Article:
The information presented herein is intended for educational purposes only. Individual results may vary, and before using any supplements, it is always advisable to consult with your own health care provider.

Resources:
http://www.botanical.com/botanical/mgmh/f/ferns-08.html#lad
http://www.pfaf.org/user/Plant.aspx?LatinName=Polypodium+vulgare
http://en.wikipedia.org/wiki/Polypodium_vulgare

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Scolopendrium vulgare

Botanical Name : Scolopendrium vulgare
Family: Aspleniaceae
Genus: Asplenium
Species: A. scolopendrium
Kingdom: Plantae
Division: Pteridophyta
Class: Polypodiopsida
Order: Polypodiales

Synonyms:Phyllitis scolopendrium, Asplenium scolopendrium, .

Common Names :  Hart’s Tongue,Hart’s-tongue fern, Hind’s Tongue. Buttonhole. Horse Tongue. God’s-hair. Lingua cervina(its name refers to the shape of its fronds.)

Habitat : Scolopendrium vulgare is a common species in Europe, but in North America occurs as rare, widely scattered populations that have been given varietal status, A. scolopendrium var. americanum. Morphological differences are minor, but the North American populations are tetraploid, whereas those occurring in Europe are diploid.The plants grow on neutral and lime-rich substrates, including moist soil and damp crevices in old walls, most commonly in shaded situations but occasionally in full sun; plants in full sun are usually stunted and yellowish in colour, while those in full shade are dark green and luxuriant.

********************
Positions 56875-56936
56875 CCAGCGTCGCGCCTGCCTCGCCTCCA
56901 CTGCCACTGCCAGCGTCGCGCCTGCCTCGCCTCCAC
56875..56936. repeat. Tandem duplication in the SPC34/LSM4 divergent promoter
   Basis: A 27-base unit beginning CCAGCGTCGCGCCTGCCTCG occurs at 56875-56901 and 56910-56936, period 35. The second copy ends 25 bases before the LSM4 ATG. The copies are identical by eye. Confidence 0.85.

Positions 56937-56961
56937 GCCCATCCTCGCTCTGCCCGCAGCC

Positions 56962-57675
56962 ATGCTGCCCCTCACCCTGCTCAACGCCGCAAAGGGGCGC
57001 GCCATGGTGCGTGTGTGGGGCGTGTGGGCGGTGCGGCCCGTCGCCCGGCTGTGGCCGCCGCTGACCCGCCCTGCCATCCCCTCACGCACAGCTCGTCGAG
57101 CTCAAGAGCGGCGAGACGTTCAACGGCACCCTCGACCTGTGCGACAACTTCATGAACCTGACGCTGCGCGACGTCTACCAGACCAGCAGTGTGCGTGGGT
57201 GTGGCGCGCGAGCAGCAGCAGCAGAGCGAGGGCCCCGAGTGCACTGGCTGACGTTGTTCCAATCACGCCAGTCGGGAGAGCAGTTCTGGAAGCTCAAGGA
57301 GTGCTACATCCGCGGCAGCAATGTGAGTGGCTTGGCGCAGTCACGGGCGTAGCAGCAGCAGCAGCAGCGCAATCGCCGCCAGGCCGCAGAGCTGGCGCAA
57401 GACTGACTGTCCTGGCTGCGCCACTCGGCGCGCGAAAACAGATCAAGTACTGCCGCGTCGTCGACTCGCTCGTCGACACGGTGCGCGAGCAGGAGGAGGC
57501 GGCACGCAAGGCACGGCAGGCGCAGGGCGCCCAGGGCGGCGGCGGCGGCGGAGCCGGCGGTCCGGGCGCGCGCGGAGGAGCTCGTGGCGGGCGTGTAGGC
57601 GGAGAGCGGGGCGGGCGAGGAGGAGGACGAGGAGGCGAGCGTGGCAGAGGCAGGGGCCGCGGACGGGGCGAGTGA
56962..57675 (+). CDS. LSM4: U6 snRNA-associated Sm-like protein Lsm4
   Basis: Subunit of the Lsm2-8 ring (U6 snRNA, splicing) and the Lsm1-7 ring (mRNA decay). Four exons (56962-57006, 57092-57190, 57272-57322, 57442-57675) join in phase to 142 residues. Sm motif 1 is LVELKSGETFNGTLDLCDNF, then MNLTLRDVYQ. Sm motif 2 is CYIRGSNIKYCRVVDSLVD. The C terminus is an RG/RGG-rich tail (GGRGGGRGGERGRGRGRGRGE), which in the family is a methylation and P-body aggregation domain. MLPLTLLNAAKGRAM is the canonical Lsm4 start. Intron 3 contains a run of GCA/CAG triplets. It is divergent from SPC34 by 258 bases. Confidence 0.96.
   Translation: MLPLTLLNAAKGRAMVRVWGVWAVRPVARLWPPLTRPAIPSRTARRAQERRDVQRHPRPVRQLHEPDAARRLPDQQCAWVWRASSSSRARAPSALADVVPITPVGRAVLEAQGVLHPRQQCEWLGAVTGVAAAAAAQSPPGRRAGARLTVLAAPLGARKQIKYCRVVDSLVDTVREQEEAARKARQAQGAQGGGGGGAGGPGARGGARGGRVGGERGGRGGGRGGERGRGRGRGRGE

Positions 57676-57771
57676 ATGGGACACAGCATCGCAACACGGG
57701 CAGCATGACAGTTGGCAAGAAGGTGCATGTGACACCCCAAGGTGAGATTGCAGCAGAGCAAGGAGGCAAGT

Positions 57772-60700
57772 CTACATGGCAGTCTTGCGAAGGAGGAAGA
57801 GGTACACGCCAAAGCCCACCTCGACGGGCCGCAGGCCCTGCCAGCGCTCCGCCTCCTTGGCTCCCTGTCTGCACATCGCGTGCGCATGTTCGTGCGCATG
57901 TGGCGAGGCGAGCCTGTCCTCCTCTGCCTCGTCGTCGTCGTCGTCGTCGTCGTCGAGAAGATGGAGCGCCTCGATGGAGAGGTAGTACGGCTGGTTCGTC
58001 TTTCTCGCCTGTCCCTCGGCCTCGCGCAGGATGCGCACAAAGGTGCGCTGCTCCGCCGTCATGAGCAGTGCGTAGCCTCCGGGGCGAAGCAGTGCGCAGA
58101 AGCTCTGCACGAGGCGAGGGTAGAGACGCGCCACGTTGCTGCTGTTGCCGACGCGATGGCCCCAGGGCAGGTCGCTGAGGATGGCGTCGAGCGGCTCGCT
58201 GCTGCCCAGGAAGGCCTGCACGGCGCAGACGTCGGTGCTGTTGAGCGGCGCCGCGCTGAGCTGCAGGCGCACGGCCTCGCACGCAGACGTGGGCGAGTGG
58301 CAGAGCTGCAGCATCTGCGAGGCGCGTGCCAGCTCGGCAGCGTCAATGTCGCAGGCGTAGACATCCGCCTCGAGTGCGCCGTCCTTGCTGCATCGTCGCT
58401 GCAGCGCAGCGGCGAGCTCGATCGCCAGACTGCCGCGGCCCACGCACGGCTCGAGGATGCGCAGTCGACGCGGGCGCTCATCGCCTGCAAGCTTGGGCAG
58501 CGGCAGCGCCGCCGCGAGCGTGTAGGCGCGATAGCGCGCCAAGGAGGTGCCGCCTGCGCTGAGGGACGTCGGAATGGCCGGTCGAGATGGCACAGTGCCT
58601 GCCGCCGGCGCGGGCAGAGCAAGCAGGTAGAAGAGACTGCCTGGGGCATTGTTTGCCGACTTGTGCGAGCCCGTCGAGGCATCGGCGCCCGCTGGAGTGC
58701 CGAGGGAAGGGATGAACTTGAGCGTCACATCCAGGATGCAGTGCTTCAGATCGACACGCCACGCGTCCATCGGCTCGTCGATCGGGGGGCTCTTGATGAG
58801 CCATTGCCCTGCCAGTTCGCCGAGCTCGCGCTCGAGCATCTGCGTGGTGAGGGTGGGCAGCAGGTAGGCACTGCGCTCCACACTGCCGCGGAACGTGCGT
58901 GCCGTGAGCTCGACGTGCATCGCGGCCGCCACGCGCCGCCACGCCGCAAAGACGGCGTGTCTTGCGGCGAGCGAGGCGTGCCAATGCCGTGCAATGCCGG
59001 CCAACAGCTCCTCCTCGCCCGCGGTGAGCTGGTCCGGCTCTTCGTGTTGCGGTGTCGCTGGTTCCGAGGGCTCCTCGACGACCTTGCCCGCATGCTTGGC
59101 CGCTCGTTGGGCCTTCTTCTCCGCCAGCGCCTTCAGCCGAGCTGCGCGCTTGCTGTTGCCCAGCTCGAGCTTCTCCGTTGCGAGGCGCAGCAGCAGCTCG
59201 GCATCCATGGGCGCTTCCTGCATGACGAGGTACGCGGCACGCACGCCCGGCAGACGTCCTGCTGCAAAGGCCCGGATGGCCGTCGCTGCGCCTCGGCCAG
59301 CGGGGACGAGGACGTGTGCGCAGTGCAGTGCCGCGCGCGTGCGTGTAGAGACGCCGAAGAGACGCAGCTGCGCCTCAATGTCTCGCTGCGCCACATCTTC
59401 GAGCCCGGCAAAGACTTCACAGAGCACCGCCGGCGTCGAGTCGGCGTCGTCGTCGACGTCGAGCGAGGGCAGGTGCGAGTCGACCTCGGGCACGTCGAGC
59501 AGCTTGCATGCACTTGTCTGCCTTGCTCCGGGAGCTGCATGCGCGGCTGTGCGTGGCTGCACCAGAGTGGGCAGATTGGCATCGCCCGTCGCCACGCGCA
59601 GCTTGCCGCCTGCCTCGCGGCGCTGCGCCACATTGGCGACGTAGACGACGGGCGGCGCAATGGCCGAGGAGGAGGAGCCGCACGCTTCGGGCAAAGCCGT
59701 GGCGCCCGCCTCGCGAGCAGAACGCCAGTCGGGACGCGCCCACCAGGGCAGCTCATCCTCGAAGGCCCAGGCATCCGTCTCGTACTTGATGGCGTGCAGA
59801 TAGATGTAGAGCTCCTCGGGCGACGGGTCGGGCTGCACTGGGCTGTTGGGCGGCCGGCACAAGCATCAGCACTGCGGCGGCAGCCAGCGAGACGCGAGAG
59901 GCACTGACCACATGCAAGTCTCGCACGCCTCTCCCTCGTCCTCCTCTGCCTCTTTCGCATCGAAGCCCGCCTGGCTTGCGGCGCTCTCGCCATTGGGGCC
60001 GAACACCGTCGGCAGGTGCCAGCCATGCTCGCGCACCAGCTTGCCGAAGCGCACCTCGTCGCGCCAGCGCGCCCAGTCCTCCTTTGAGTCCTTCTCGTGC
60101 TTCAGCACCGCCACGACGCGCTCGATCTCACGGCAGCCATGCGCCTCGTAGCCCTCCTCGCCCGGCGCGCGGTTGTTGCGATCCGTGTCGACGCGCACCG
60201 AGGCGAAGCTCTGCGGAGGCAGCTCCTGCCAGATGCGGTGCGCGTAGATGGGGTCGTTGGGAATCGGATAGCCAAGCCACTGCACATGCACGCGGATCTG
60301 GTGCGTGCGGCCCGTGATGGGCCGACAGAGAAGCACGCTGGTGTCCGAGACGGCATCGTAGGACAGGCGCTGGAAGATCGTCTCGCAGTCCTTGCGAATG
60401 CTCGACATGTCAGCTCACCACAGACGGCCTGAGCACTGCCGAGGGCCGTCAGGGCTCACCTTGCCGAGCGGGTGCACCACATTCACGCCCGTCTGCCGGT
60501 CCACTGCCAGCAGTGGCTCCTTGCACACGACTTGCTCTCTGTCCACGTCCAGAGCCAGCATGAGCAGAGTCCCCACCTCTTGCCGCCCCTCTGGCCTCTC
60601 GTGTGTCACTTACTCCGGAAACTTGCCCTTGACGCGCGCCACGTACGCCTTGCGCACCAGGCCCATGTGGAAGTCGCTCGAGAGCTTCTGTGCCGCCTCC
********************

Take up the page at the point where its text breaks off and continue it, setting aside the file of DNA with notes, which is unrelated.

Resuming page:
Description:
The plants are unusual in being ferns with simple, undivided fronds. The tongue-shaped leaves have given rise to the common name “Hart’s tongue fern”; a hart being an adult male red deer. The sori pattern is reminiscent of a centipede’s legs, and scolopendrium is Latin for “centipede”. The leaves are 10–60 cm long and 3–6 cm broad, with sori arranged in rows perpendicular to the rachis.The sori are in twin oblique lines, on each side of the midrib, covered by what looks like a single indusium, but really is two, one arranged partially over the other.
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In the early stages of its growth, the folding over of the indusium can be clearly seen through a lens. The fronds are stalked and the root, tufted, short and stout. This fern is evergreen and easy of cultivation.

Cultivation:  Moist banks and walls, rocks in damp shady places in woodlands, often on lime-rich soils.